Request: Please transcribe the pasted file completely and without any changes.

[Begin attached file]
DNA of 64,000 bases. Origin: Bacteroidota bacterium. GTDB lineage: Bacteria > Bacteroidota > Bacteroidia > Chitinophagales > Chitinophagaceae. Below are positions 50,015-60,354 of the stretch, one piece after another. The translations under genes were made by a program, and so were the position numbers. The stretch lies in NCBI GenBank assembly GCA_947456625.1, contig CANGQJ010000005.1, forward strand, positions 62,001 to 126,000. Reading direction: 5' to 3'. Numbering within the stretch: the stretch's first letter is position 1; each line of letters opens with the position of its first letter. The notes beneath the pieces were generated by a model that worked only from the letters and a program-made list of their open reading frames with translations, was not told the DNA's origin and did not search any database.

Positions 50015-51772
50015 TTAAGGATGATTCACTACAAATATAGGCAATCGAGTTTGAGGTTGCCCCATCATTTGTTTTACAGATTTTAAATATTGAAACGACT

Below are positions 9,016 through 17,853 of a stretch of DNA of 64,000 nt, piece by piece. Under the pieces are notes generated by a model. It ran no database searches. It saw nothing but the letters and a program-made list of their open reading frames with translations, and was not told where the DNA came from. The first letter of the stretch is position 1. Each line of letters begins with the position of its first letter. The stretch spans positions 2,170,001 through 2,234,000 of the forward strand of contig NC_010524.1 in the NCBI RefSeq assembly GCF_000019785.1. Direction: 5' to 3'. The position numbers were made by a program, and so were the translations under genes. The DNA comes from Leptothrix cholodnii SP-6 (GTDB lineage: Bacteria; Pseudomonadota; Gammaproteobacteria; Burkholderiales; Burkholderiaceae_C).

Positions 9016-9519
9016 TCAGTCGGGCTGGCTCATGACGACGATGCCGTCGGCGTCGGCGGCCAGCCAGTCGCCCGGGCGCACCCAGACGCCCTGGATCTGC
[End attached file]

DNA of 64,000 bases. Origin: Bacteroidota bacterium. GTDB lineage: Bacteria > Bacteroidota > Bacteroidia > Chitinophagales > Chitinophagaceae. Below are positions 50,015-60,354 of the stretch, one piece after another. The translations under genes were made by a program, and so were the position numbers. The stretch lies in NCBI GenBank assembly GCA_947456625.1, contig CANGQJ010000005.1, forward strand, positions 62,001 to 126,000. Reading direction: 5' to 3'. Numbering within the stretch: the stretch's first letter is position 1; each line of letters opens with the position of its first letter. The notes beneath the pieces were generated by a model that worked only from the letters and a program-made list of their open reading frames with translations, was not told the DNA's origin and did not search any database.

Positions 50015-51772
50015 TTAAGGATGATTCACTACAAATATAGGCAATCGAGTTTGAGGTTGCCCCATCATTTGTTTTACAGATTTTAAATATTGAAACGACT

Below are positions 9,016 through 17,853 of a stretch of DNA of 64,000 nt, piece by piece. Under the pieces are notes generated by a model. It ran no database searches. It saw nothing but the letters and a program-made list of their open reading frames with translations, and was not told where the DNA came from. The first letter of the stretch is position 1. Each line of letters begins with the position of its first letter. The stretch spans positions 2,170,001 through 2,234,000 of the forward strand of contig NC_010524.1 in the NCBI RefSeq assembly GCF_000019785.1. Direction: 5' to 3'. The position numbers were made by a program, and so were the translations under genes. The DNA comes from Leptothrix cholodnii SP-6 (GTDB lineage: Bacteria; Pseudomonadota; Gammaproteobacteria; Burkholderiales; Burkholderiaceae_C).

Positions 9016-9519
9016 TCAGTCGGGCTGGCTCATGACGACGATGCCGTCGGCGTCGGCGGCCAGCCAGTCGCCCGGGCGCACCCAGACGCCCTGGATCTGC